do the delegate math yourself.
i did a scenario favoring clinton and clinton still wasn't ahead.
here's what i entered: in ohio, clinton gets 103 delegates; obama 38 (unrealistic)
in texas, clinton gets 107 and obama 86, in rhode island, clinton gets 18, obama 3 and vermont obama, 9; clinton, 6, (vermont is clearly obama country) that leaves the score: 1505 obama, 1501 clinton. may the math be with us.
reality check from obama campaign manager david plouffe:
Clinton Chief Strategist Mark Penn: “After March 4th, over 3000 delegates will be committed, and we project that Hillary Clinton and Barack Obama will be virtually tied with 611 delegates still to be chosen in Pennsylvania and other remaining states. Again and again, this race has shown that it is voters and delegates who matter, not the pundits or perceived ‘momentum.’” [Mark Penn memo, 2/13/08]
Clinton aide Guy Cecil: "We think that at the end of the day on March 4 we will be within 25 delegates.” [Politico, 2/13/08]
Howard Wolfson: “I Think We Will Be Ahead In The Delegate Race After Texas And Ohio.” [Clinton campaign conference call, 2/11/08]
New York Times: “Clinton advisers have said Mrs. Clinton must win the Texas and Ohio primaries by at least 10 percentage points if she has any hope of catching up with Mr. Obama in the delegate count, particularly because he has shown momentum recently at picking up support from elected officials who count as superdelegates.” [NYT, 2/22/08]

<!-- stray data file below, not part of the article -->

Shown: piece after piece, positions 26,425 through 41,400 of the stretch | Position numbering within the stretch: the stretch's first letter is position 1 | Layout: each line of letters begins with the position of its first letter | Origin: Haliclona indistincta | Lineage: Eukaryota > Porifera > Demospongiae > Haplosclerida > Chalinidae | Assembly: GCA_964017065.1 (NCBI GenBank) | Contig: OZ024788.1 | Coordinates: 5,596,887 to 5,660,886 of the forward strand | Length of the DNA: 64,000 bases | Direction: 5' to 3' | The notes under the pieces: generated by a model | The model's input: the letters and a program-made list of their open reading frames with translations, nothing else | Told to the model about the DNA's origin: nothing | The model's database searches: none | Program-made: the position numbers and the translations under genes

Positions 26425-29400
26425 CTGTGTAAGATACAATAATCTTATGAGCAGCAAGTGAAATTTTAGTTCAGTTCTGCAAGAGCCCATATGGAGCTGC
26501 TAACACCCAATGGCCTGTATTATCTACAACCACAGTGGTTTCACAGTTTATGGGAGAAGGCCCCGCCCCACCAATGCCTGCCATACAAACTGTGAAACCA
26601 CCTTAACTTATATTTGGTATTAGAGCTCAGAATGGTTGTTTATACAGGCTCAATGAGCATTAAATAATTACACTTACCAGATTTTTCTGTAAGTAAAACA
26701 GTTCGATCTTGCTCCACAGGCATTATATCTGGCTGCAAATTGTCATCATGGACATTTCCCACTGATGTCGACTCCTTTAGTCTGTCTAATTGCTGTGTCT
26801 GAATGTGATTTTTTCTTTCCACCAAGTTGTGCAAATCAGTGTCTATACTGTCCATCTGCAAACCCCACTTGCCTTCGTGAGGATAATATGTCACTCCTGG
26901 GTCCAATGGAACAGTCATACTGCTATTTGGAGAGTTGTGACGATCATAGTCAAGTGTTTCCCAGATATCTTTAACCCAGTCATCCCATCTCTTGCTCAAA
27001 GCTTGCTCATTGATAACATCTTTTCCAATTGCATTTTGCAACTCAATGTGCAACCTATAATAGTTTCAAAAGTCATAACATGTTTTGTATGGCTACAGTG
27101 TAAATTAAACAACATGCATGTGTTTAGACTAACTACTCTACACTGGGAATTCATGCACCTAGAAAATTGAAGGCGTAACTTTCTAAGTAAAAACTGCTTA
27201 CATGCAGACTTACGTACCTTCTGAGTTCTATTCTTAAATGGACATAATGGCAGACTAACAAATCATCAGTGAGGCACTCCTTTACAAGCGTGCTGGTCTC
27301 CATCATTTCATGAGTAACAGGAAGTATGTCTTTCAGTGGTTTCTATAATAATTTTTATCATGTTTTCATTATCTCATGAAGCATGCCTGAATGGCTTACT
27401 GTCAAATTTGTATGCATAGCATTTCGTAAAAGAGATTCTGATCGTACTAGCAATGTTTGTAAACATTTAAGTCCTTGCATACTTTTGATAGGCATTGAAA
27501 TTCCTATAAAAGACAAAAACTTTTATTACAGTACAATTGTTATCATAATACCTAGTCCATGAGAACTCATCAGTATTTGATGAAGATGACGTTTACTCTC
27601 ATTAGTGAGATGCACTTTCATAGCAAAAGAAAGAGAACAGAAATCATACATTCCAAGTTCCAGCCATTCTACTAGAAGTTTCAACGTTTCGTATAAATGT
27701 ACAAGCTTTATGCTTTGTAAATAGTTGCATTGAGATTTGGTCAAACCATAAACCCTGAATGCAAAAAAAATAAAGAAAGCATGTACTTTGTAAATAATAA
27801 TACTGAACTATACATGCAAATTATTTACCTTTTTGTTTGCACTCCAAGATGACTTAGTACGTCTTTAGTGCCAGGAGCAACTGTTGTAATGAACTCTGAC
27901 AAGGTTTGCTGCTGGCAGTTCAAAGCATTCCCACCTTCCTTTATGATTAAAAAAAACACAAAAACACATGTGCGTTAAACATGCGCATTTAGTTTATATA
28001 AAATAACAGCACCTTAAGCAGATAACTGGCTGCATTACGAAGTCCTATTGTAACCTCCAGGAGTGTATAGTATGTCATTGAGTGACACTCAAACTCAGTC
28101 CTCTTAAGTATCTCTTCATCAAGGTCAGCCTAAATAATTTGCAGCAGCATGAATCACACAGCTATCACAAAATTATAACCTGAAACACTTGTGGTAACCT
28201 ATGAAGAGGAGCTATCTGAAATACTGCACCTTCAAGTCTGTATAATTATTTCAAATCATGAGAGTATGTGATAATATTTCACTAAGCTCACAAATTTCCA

By their own clear definition of where they expected and believed they needed to be after Ohio and Texas, the Clinton campaign will fall terribly short on March 4th. The Obama pledged delegate lead stands at 162. The question for the Clinton campaign if they do not significantly erode that lead on Tuesday is what plausible path they have to even up the pledged delegates in the remaining contests.
There are 611 pledged delegates left after March 4th’s contests. They would need to win at least 62% of all remaining pledged delegates to get back to even. And while they have often talked about Pennsylvania – where public polls show their lead deteriorating rapidly – the Wyoming caucuses on March 8th and Mississippi primary or March 11th could potentially result in more pledged delegates netted to the winner than on March 4th.
So it is clear that narrow popular vote wins in Texas and Ohio will do very little to improve their nearly impossible path to the nomination. If they do not win Texas and Ohio by healthy double digit margins – and they led by healthy double digit margins as recently as two weeks ago - they will be facing almost impossible odds to reverse the delegate math.
While the Clintons gamely continue to try to move the goal posts, at some point there has to be a reckoning. It is a very simple question – what is their path to secure the nomination? No amount of spin can change the math. We look forward to their tortured answers on Wednesday morning.
The Clinton campaign has insisted that this is a race about delegates. And we agree. The tale of March 4th is not who wins what states but where the delegate battle stands after all the delegate yield for all four of these contests have been allocated.